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Humanities LibreTexts 3.562–71

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    ite citi’ (famulis hoc imperat), ‘ite ducemque
    attrahite huc vinctum! iussis mora segnis abesto!’
    hunc avus, hunc Athamas, hunc cetera turba suorum
    corripiunt dictis frustraque inhibere laborant.                                     565
    acrior admonitu est inritaturque retenta
    et crescit rabies moderaminaque ipsa nocebant:
    sic ego torrentem, qua nil obstabat eunti,
    lenius et modico strepitu decurrere vidi;
    at quacumque trabes obstructaque saxa tenebant,                             570
    spumeus et fervens et ab obice saevior ibat.

    Study Questions

    • Parse ite (562). What is the rhetorical effect of its repetition (ite — ite)?
    • What is the rhetorical effect of the parenthesis famulis hoc imperat?
    • Parse vinctum (563).
    • What noun does the adjective segnis (563) modify?
    • Parse abesto (563).
    • Ponder Ovid’s use of tense in 564–67: corripiunt — laborant — est —inritatur — crescit — nocebant.
    • What noun do the attributes acrior and retenta (566) modify? What is the rhetorical effect of this kind of placement?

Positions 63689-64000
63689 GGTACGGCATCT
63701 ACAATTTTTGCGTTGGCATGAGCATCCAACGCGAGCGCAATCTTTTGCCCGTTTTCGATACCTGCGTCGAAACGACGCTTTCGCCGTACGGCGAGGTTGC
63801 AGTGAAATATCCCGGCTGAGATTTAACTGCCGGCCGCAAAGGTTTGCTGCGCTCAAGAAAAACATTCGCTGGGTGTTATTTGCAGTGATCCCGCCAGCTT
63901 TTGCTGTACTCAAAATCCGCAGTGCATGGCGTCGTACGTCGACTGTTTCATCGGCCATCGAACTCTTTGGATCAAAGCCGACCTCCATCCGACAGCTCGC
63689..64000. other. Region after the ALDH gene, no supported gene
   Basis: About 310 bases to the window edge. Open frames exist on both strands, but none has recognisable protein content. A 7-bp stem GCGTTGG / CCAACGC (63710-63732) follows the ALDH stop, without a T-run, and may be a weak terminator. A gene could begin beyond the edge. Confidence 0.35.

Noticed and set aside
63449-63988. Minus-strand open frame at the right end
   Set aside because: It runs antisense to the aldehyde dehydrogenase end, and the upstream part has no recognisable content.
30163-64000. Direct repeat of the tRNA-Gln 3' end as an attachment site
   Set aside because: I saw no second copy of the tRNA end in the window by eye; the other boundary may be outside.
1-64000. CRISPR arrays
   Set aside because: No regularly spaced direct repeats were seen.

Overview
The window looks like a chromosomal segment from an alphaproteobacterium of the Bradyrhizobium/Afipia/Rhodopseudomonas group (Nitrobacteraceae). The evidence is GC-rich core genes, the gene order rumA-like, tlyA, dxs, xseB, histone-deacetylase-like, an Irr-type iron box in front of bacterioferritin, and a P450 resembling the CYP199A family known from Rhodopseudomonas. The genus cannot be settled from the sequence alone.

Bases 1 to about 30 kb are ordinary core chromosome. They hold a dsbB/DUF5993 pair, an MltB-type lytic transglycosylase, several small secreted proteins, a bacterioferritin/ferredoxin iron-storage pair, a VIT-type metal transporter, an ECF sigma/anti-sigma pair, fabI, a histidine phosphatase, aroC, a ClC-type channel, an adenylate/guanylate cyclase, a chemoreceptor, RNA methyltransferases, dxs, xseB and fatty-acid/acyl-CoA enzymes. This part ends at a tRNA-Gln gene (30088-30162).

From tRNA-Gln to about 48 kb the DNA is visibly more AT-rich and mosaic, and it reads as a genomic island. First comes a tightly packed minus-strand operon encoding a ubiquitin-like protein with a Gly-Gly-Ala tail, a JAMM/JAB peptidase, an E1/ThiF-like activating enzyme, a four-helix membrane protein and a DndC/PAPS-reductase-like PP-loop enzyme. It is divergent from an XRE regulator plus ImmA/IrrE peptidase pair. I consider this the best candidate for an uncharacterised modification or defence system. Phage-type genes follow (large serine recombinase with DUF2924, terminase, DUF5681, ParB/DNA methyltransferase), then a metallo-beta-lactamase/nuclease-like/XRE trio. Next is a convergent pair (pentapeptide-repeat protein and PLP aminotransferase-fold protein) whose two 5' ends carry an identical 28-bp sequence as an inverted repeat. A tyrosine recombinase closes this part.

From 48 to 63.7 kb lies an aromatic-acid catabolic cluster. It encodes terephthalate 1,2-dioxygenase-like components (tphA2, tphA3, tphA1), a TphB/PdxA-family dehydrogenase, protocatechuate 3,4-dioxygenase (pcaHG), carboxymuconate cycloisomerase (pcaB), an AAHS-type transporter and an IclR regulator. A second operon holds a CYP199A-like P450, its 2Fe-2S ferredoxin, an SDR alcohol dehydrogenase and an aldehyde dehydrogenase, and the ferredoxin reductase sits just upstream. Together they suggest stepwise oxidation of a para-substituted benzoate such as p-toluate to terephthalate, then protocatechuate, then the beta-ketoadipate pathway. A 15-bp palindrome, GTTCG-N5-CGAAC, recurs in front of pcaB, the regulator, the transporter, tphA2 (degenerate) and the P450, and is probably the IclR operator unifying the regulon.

• Parse eunti (568). What noun does it modify?
    • Parse lenius (569).
    • What is the subject of ibat (571)?

    Stylistic Appreciation

    • What is the technical term for the repetition of hunc (564)? What is its rhetorical effect here?
    • Discuss Ovid’s use of the simile in lines 568–71: how do the components of the simile match up to the surrounding narrative? How does Ovid draw on nature to illustrate an emotional condition?
    • Who makes the claim of autopsy (ego … vidi) and what effect does this have?

    Discussion Points

    Does the phenomenon Ovid here describes, i.e. that attempts at diffusing Pentheus’ anger actually worsen his condition, ring psychologically true? Why would that be the case? Can you think of other literary figures (or real-life persons) who manifest similar tendencies?

    famulus, -i, m servant, attendant
    attraho, -here, -xi, -ctum to draw with force, drag in
    vincio, -cire, vinxi, vinctum to tie up, bind
    [cf. vinco, -ere, vici, victum to win, conquer]
    mora, -ae, f delay
    segnis, -is, -e slothful, inactive, sluggish
    avus, -i, m. grandfather
    corripio, -ipere, -ipui, -eptum to seize, grasp
    to censure, rebuke, find fault with
    inrito, -are, -avi, -atum to move to anger, provoke, annoy
    retineo, -ere, -ui, retentum to hold fast, detain; delay, check
    moderamen, -inis, n. control
    torrens, -ntis, m. rushing stream, torrent
    strepitus, -us, m noise, clamour, uproar, din, turmoil
    trabs, -bis, f. tree-trunk, beam
    obstruo, -xi, -ctum to build before or against;
    to impede, obstruct, barricade
    saxa obstructa stones placed in the way
    obex, -icis, m./f. bar, bolt; barrier, obstacle 3.562–71 is shared under a CC BY-NC-SA license and was authored, remixed, and/or curated by LibreTexts.

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